Thermal Balloon Ablation
In 1994 Neuwirth et al. introduced a thermal uterine balloon therapy system. The results achieved with it are comparable with the hysteroscopic endometrial resection, except that the skills the operator must possess are significantly smaller. The uterine thermal balloon ablation does not require endometrial visualisation, distending solutions, high energy sources, and almost never a cervical dilatation. The rate of postoperative complications for balloon ablation is about 3%, while the operative time is significantly shorter. The procedure can be done under local anesthesia in an outpatient clinic, which means the operative room can be used less.
Why Thermal Ballon Ablation!?
Thermal Balloon Ablation was invented to rectify the shortcomings of the first generation of endometrial ablation procedures. Hysteroscopic endometrial resection and ablation proved themselves successful in up to 70-90% of cases of heavy menorrhagia, but the former has at least two disadvantages:
-- the surgeon must have an excellent training in the method, and
-- serious complications may occur. Amongst them are: fluid overload, uterine perforation, infection, haemorrhage, thermal injuries, and even death.
Empirical data show that various ablation techniques, for instance, roller-ball and Nd Yag laser, had the rate of postoperative complication less than 4.4%, which is lower then for the hysteroscopic endometrial resection.
THERMACHOICE Thermal Balloon Ablation Device
In 2003, a new version of the already known thermal balloon ablation device called THERMACHOICE III, appeared. The candidates for this treatment are as follows:
-- pre-menopausal women with regular uterine cavity and no cervical or endometrial malignancies,
-- a completed family (no desire to have any more children),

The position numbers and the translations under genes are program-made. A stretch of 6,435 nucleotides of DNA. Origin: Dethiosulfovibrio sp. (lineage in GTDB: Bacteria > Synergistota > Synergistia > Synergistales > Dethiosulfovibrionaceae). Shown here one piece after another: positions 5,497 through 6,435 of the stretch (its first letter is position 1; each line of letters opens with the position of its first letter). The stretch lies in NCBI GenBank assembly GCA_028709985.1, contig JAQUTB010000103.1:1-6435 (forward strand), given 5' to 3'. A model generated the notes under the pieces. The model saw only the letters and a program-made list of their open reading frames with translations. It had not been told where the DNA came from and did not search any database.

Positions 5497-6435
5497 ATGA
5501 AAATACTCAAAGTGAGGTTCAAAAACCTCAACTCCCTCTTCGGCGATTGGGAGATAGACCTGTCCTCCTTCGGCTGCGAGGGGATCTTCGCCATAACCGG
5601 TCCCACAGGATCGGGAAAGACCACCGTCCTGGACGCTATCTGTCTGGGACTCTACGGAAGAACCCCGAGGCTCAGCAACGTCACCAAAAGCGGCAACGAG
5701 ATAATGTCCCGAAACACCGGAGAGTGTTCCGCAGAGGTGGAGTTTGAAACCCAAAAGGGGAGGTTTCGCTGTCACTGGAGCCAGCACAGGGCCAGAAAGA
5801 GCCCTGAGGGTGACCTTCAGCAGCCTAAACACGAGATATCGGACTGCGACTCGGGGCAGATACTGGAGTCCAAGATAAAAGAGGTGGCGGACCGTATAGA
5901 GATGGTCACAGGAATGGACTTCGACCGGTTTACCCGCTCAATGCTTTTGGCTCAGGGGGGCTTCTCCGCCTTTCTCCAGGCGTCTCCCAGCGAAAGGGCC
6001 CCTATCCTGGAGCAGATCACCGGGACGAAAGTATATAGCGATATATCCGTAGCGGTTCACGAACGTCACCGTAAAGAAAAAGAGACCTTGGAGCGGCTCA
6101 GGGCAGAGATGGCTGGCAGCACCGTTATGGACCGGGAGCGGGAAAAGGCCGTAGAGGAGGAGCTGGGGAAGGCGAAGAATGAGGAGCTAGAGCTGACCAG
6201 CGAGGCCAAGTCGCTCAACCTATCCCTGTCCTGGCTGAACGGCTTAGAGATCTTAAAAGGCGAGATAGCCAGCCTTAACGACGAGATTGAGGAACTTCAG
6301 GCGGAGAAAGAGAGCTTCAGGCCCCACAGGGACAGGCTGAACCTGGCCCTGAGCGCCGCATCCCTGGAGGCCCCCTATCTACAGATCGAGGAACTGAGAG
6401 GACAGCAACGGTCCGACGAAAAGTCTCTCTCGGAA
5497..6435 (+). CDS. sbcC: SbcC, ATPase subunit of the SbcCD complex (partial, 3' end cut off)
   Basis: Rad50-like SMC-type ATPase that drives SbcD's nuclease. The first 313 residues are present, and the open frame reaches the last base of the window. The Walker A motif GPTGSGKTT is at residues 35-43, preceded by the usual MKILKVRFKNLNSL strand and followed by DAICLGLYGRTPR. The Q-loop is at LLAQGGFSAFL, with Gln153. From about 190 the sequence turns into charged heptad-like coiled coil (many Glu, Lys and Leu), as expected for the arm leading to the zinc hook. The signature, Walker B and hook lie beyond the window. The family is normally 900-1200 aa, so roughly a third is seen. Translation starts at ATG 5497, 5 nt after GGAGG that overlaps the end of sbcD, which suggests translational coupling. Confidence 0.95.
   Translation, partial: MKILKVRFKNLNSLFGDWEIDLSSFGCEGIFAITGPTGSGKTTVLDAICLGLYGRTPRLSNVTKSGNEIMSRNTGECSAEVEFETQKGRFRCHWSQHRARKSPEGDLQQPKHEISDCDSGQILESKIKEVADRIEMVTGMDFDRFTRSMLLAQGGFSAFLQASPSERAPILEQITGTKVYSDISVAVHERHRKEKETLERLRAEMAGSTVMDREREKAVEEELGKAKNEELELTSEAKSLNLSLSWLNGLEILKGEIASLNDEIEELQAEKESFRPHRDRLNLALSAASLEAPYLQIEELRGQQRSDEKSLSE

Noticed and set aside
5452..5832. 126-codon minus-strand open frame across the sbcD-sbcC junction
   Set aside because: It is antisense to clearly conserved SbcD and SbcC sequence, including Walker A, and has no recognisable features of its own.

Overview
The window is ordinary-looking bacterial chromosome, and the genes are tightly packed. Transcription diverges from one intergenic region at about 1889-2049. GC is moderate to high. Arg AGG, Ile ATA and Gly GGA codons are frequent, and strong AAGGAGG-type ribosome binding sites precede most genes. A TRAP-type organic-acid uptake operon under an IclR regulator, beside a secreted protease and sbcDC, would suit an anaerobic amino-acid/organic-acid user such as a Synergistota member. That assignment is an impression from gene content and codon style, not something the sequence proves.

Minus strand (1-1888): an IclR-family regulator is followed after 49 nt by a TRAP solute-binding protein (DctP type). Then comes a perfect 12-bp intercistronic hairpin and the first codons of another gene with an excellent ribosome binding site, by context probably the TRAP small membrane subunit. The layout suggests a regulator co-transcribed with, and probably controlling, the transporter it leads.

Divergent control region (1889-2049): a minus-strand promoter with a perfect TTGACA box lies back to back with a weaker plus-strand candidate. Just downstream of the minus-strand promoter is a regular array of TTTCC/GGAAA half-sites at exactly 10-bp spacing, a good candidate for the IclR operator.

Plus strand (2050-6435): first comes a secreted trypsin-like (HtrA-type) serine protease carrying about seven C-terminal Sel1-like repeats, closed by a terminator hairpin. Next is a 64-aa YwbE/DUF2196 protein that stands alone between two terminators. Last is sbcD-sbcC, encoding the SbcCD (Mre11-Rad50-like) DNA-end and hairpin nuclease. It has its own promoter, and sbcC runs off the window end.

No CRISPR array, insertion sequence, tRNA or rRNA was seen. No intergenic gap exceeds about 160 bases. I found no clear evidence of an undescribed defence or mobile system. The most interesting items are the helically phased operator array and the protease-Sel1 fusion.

-- although rare, the patient can be allergic to latex, so it is a contraindication as well.
The procedure is to insert a balloon catheter into the uterus and inflate it with a small amount of sterile fluid. In THERMACHOICE, the catheter is 16 cm long and 3 mm wide, and at its end is a latex balloon filled with 5% dextrose heated to 87°C for 8 minutes. The pressure inside the balloon is maintained between 150-180 mmHg. After these 8 minutes, the fluid is pulled back from the device, the catheter also goes out and nothing stays in the uterus. The whole procedure takes no more than 30 minutes to complete. The uterus will take about 7 to 10 days to heal, while the woman can get back to her normal life the very next day.
The Factors Pro et Contra Thermal Balloon Ablation with THERMACHOICE
The following factors ensure the more successful outcome:
-- the increasing age of the patient,
-- higher balloon pressure,
-- smaller uterine cavity and
-- a lesser degree of pre-procedure menorrhagia.
To the contrary, the factors to increase the risk of treatment failure are:
-- the patients of young age,
-- a prolongued duration of menstruation,
-- a retro-verted uterus and
-- endometrial thickness of at least 4 mm.
Thermal Balloon Ablation -- the Conclusion
With ablation, seven out of ten women avoid further gynecological intervention such as another endometrial ablation, dilatation and curetage (D & C), or the hysterectomy itself. There was no endometrial carcinoma reported amongst the balloon ablation patients. The complete amenorrhea for thermal ablation is 25-35%, and the failure rate is 10-30%. The rest of the patients have light spotting, or light or normal menstrual flow.
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